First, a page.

One of the Tampa-area projects devastated by the 2008 real estate crash was a $300 million condo tower from real estate tycoon Donald Trump, who is currently serving as 45th president of the United States.
Now, developers are squaring off in court over another proposal for the downtown parcel that was once to be the home of Trump Tower Tampa.
In late 2015, St. Petersburg-based Feldman Equities and Orlando-based Tower Realty Partners paid just over $12-million for the land off S. Ashley Avenue between Brorein Street, Whiting Street on the Hillsborough River. It is the last undeveloped waterfront property in downtown Tampa.
The two developers with a shared history then announced plans to build a 52-acre, mixed-use skyscraper called Riverwalk Tower. At 627 feet, the $225-million building would become downtown Tampa’s tallest.
Plans included restaurants, retail, office space, parking and luxury condos; construction would end in 2018.
“Let’s move dirt & never mention Trump again,” Tampa Mayor Bob Buckhorn tweeted in November 2015, in response to the purchase.
— Bob Buckhorn (@BobBuckhorn) November 30, 2015
Lawrence Harold “Larry” Feldman, 63, is behind the eponymous Feldman Equities. Feldman is a former chair and CEO of Tower Realty Trust and, according to his LinkedIn bio, has significant experience building and managing office buildings.
Cliff Stein and Reid Berman are principals of Tower Realty Partners.
Riverwalk Tower Investment — Intown is a unit of Tampa-based Intown Group, a residential developer. Gregory Jon “Greg” Minder is the firm’s 48-year-old founder.
According to the Tampa Bay Times, Feldman Equities and Tower Realty either jointly own or owned three high-rises in downtown St. Petersburg.
Although it was initially reported that Riverview Tower was a joint venture of two companies, a third company — Intown Group — had expressed interest in the project, as a way to take advantage of Minder’s experience developing multifamily housing.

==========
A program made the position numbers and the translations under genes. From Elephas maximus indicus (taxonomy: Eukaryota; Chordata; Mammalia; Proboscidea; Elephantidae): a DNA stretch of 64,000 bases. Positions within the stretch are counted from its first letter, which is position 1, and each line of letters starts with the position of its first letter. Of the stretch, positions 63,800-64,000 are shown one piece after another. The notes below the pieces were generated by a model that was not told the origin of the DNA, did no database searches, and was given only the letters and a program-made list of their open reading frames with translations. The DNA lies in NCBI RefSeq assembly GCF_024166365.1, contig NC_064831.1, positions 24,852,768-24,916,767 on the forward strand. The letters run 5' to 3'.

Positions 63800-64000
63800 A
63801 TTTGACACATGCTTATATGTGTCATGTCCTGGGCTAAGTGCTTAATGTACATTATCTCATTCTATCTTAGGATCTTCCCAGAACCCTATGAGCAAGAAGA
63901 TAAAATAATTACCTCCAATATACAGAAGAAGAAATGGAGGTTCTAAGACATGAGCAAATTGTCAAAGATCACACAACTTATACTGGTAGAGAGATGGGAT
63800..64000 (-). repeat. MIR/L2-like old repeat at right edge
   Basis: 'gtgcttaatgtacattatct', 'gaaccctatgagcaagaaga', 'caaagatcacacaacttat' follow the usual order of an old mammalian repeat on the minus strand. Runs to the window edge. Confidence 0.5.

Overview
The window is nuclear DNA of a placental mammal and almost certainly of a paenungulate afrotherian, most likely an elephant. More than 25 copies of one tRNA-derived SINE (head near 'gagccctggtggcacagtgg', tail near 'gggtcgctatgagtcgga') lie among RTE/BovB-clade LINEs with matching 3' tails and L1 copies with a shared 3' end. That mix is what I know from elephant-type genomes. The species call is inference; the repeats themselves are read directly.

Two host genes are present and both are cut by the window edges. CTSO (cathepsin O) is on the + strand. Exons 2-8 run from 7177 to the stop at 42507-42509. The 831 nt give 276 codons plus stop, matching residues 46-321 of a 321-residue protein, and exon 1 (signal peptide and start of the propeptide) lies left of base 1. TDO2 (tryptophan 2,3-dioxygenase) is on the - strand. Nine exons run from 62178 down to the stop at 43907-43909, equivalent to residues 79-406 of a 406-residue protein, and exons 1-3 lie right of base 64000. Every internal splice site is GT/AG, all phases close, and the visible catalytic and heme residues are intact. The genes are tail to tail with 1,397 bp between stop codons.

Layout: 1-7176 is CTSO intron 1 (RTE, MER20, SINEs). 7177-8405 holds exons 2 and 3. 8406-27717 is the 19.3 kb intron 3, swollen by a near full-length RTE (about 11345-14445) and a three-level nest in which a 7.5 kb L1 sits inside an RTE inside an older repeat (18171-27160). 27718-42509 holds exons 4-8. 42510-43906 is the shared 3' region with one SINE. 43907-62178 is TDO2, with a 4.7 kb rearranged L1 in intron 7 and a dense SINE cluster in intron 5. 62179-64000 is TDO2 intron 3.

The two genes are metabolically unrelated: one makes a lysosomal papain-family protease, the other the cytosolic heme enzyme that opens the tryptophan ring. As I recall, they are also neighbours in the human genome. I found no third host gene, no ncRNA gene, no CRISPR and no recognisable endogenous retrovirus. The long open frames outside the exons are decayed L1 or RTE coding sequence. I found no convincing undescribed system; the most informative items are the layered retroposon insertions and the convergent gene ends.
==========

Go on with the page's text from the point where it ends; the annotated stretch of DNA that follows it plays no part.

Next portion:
In a complaint filed Aug. 24 in Pinellas County Circuit Court, Intown says its agreement with Feldman Equities and Tower Realty Partners clearly states that Minder would oversee construction of the residential component of Riverwalk Tower, while Feldman would oversee the office component, his area of expertise.
However, Intown is accusing Feldman of reneging on that promise by unilaterally taking control of the residential component, marginalizing Minder and directly (or indirectly) causing the departure of Smith & Associates, the real-estate firm Minder hired to market the Tower’s condos.
Since Feldman has “no expertise in residential development,” Intown is saying that his control of the condo component of Riverwalk Tower could cause the entire project to “fail or at the very least be far less successful.”
Intown is seeking damages for breach of contract, payment for its services to date, and the court to declare Feldman does not have authority to push Minder aside.
Intown is claiming Feldman Equities also breached its contract by refusing to “negotiate a buy-out of Intown’s interest in the joint venture.”
The lawsuit does not determine what percentage is owned by Intown, Feldman or Tower Realty in the joint venture.
According to Feldman, however, that the document in question was only a letter of intent; Intown has no ownership stake in Riverwalk Tower.
In an email to Florida Politics.com, Feldman explained that Minder is “in no way an owner of the real estate or any of the chain of title,” of the project.